SCD Recipe Ideas

Since I started the Specific Carbohydrate Diet (SCD) I’ve been meeting more and more people who are embarking on it as well. It has been 8 months for me so far and I am to the point where I can eat everything that is “Legal” except legumes, which I am working on adding very slowly.

If you are new or relatively new to the SCD then let me say, “Congratulations.” You have made a wonderful decision and taken a very important step to improving your health and life. However, you have probably realized, or will soon, that this is a diet that requires a lot of dedication, patience, and creativity, especially when you’re in Stages 1 & 2 foods. It can get boring and frustrating at times. But, stick with it, knowing that it took your gut a long time to get ill and it will take time for your gut to heal. And when your gut does begin to heal and you are able to add in a new food or feel a little better or have more energy or one less BM a day it is so very worth it.

When I started the SCD eight months ago I hadn’t eaten any leafy greens, nuts, seeds, or certain fruits or veggies in 10+ years. Today, I can eat all those things and more.

For now, I’ll give a few recipes that I know most new SCDers can tolerate. Keep in mind that you might have to tweak an ingredient to match what you can tolerate. But this is the best I can do to try to help the masses. If you would like more individualized help then email or call me (see the “Connect” page on this site) and we can discuss what you are looking for and my fees.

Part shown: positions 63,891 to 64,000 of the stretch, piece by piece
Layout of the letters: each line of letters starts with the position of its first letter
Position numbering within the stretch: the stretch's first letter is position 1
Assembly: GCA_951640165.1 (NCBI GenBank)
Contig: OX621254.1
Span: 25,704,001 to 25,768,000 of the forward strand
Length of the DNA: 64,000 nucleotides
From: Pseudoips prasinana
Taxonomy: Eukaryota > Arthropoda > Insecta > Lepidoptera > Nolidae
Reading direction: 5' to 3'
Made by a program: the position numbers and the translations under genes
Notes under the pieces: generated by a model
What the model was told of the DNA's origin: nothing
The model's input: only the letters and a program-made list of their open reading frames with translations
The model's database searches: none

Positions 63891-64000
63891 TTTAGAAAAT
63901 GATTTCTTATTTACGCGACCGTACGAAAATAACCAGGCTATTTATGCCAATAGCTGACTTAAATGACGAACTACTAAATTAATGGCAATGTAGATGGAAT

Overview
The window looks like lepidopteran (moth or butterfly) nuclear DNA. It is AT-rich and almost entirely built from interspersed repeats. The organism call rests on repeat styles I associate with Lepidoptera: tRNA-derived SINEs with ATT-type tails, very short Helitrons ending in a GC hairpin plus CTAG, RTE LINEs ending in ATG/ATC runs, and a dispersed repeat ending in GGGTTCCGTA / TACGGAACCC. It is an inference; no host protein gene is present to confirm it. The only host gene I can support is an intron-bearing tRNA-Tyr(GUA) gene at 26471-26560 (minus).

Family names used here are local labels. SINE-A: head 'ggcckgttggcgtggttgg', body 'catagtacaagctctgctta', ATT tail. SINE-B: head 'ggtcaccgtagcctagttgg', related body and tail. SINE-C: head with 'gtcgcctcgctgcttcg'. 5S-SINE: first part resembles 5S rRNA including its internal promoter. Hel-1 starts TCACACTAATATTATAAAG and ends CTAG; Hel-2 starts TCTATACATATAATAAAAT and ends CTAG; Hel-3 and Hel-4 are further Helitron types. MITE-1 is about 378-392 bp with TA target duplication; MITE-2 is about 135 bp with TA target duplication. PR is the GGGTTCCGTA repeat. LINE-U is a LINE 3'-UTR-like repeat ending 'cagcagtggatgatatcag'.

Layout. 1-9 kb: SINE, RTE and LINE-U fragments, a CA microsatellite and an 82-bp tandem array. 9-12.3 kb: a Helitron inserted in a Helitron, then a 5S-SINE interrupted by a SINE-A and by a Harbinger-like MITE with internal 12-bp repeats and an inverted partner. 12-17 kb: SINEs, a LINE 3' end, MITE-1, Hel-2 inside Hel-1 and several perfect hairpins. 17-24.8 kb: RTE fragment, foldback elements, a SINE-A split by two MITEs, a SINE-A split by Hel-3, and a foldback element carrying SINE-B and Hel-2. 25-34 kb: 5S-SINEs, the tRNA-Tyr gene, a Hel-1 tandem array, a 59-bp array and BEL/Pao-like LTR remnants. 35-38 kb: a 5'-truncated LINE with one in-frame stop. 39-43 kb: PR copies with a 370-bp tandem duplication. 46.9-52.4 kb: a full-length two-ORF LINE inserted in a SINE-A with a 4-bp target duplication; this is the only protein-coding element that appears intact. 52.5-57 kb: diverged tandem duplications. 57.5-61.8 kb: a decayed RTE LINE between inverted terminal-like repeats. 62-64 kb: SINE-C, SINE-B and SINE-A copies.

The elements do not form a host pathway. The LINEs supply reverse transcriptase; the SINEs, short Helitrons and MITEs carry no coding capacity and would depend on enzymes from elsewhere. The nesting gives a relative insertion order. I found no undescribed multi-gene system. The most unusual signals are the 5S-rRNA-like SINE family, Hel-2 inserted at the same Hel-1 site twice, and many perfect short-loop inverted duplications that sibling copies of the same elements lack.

Energy/Protein Smoothie
By: Elizabeth Roberts

1 banana
1 cup nut or coconut milk (homemade is really all that is going to be SCD legal)
1/2 avocado
1/2 cup berries or fruit of choice*
1 Tbs honey

1. Blend all ingredients until smooth.
*  blueberries, strawberries, and mango tend to be most digestible. Stay away from apples and oranges in the early stages as they are very acidic and tough to digest.

Winter Squash
By: Elizabeth Roberts

Acorn, butternut, delicata, or spaghetti squash is a great source of complex carb when on the SCD and not yet able to eat a bunch of green veggies.

I like to buy 2-3 squash each week and cook them all at once then use them during the week as I need them.

The easiest method of cooking winter squash is to preheat your oven to 400 degrees F. With a sharp knife, cut the squash in half, scoop out the seeds, season cut side with olive oil and salt, then lay the squash cut side down onto a baking sheet lined with parchment paper. Cook for about 45 minutes or until a knife easily pierces the skin.

You can then either scoop out the flesh to make into a mash, like potatoes, or cut the squash into smaller portions and use in various recipes or simply serve sprinkled with sea salt.

I also like to cut up the raw squash into cubes (remove the skin) and add to soups and stews. Or, you can take the raw cubes, add a splash of olive oil, sea salt, pepper, paprika, and cumin and roast in the oven at 400 degrees F for about 30 minutes.

Carrot/Ginger/Cilantro Soup:
By: Elizabeth Roberts

2-3 Tbs olive oil
1 large or 2 small onions, diced
1 tsp salt
1″ – 1 1/2″ piece of ginger, peeled and minced
1 tsp cumin, ground or freshly toasted and ground
1 tsp coriander, ground or freshly toasted and ground
1 lb. carrots, washed and cut into 1/4″ pieces
3 cups vegetable stock
2 cups water
1/2 cup fresh cilantro, roughly chopped

1. Saute onions in olive oil over medium-high heat until translucent, sprinkle with salt while sauteing.
2. Add carrots, ginger, cumin, and coriander. Stir to combine.
3. Add stock and water, bring to a boil, then reduce to a simmer.
4. Simmer 30-45 minutes, or until carrots are tender.
5. When tender, strain vegetables and reserve stock.